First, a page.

The research project “Man in a Changing World. Problems of Identity and Social Adaptation in History and at Present”
Dmitriy A. Funk
leading scientist, head of the project
The research project “Man in a Changing World. Problems of Identity and Social Adaptation in History and at Present”, one of the large-scale Russian projects in the humanities, is being implemented by the faculty of Department of History at National Research Tomsk State University.
The project is not an ordinary one for, at least, three reasons:
First, it has won the biggest all-Russian open grant competition for the state support of research headed by leading scholars at Russian educational institutions of higher vocational education (grant #14.B25.31.0009). The staff of the established under the project Laboratory for Social and Anthropological Research will be working for the years 2013-2015 on the solution of both academic and applied problems of the development of modern society. An important task of the project is to build up strong ties between Tomsk State University and leading world research schools as well as to foster young people’s involvement in education and research in the humanities.
Second, it is not only a research but an educational project as well. It presupposes the development of educational programmes in the subject area of “anthropology and ethnology” in order to educate and train highly-qualified bachelors, masters and researchers alike.
At the very start of the project implementation, there has been a whole set of educational programmes elaborated in the area of interest mentioned above and the better part of the scheduled lecture courses will be delivered at TSU for the first time. One can hardly overestimate the importance of this endeavor. It is well known that Tomsk State University, despite the absence of a specialized chair of ethnography, as it was used to be called a short while ago, since the 1960s has constituted one of the leading centres for educating and training specialists-ethnologists who now successfully work at different academic and university research centres of Western Siberia. The “hunger” for specialists in social anthropology is largely felt across Russia today. So the more absurd the absence of a relevant chair at the university seems to be. We believe that the implementation of the project will contribute to the solution of this problem.
And, third, our project, in the view of the tasks set under it, is interdisciplinary. It is aimed at studying the problems of formation and transformation of identities and social adaptation of a human being in the context of modernization and global social changes. And in spite of that the study is meant to be carried out based mostly on Siberian materials – historically, Siberia, as we all know, is a polyethnic, multiconfessional, urban territory with a complex combination of ways of life, behavioral patterns and socio-economic structures – we seek to conduct our analysis in the context of world processes. In order to successfully deal with the tasks set we will need to involve a wide range of international and Russian experts both in anthropology (understood in a wider sense as a combination of social/cultural anthropology, physical or biological anthropology, archaeology or ethno-archaeology as well as linguistic anthropology including the study of folklore) and in history, sociology and a number of other social and liberal arts disciplines.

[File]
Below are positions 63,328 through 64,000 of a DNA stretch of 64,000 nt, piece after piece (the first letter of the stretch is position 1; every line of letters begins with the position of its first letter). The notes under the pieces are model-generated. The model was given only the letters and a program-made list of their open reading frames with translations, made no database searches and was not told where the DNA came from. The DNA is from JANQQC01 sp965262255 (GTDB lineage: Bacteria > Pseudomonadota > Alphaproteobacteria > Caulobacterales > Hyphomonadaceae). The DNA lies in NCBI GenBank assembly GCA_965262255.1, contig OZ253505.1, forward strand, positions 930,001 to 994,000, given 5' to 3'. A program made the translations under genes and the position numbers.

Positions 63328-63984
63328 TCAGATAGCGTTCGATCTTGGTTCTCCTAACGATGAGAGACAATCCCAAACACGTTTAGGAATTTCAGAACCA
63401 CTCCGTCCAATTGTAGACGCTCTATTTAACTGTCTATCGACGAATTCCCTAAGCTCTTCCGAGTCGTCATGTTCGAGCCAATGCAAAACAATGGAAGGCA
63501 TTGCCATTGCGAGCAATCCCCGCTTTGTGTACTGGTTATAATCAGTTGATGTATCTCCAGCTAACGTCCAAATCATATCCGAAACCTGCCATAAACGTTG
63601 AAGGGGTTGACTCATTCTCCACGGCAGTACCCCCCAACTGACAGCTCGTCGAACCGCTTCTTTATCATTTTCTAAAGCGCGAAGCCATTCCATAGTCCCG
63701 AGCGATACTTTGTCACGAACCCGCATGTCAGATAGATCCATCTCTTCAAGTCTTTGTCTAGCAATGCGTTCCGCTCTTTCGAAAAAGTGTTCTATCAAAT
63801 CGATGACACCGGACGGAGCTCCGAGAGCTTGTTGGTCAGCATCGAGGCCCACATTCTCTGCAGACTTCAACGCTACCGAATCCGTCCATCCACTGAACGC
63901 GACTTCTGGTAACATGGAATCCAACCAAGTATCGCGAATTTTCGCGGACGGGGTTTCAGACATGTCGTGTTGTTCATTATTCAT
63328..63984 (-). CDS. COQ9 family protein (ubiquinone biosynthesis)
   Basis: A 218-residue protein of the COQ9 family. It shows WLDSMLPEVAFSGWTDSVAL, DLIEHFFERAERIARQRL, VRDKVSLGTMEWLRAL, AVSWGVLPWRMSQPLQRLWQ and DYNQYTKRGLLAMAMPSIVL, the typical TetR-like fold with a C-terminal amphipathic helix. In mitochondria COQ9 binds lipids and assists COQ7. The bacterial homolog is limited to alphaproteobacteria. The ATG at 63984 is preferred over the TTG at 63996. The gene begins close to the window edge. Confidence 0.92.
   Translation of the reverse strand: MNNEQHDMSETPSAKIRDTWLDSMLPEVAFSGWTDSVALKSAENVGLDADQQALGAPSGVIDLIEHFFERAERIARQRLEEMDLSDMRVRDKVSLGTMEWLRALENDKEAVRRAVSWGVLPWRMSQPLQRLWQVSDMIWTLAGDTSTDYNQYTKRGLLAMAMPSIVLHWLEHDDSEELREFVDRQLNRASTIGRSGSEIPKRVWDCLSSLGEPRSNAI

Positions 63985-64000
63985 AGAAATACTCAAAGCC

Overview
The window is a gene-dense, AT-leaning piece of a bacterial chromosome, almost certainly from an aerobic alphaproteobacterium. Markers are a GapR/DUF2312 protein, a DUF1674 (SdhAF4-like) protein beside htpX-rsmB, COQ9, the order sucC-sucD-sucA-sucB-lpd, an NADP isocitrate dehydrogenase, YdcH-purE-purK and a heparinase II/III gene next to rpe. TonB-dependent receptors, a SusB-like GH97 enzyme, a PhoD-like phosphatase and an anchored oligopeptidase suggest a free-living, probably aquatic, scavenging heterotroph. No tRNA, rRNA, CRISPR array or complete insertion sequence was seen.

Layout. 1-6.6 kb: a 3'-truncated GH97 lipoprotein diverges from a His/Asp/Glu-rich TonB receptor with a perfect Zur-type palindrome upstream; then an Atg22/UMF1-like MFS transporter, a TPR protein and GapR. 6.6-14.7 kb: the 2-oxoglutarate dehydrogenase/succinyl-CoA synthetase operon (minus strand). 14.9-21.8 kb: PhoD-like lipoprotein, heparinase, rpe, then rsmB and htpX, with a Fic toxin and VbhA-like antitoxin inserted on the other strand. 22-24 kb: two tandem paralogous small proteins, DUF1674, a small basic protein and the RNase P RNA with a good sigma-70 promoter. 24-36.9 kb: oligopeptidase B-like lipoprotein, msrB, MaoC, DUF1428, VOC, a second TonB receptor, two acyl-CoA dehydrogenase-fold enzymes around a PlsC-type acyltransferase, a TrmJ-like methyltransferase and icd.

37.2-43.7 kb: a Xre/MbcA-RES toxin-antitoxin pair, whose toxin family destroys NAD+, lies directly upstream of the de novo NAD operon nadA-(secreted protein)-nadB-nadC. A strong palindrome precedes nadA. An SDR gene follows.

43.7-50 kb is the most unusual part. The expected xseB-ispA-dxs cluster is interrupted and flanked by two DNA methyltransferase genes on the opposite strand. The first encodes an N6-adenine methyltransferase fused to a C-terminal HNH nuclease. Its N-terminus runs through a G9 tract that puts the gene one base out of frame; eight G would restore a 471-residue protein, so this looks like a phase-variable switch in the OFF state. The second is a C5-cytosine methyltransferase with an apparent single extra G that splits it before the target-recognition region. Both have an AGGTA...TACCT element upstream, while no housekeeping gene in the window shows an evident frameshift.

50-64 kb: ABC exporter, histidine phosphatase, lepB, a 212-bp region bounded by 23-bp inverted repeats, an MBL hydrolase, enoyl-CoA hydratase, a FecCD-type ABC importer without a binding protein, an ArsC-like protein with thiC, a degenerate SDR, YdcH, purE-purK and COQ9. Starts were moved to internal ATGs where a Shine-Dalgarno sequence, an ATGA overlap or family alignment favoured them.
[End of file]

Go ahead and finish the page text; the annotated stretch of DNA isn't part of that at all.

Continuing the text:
We look forward to deepening and developing our long-standing ties with major Russian research and educational centres among which are Institute of Ethnology and Anthropology (Russian Academy of Sciences) and Department of Ethnology of Saint Petersburg European University as well as some other specialized research teams that have for long and successfully worked in the area of social anthropology. And we will also seek to expand our international contacts. In fact, the project form the very beginning has been set up as an international one: its Supervisory Board includes distinguished ethnologists from the US, Sweden, Germany, Austria, and France.
The specificity of the project “Man in a Changing World. Problems of Identity and Social Adaptation in History and at Present” generally outlined above could be summarized as follows: it is the establishment and operation of a research laboratory under the project, in our case, of a world-class laboratory (and ultimately of a specialized chair) for social anthropology that we pursue. It is meant to become a world class lab both in terms of the expertise involved and the complexity of tasks to be tackled.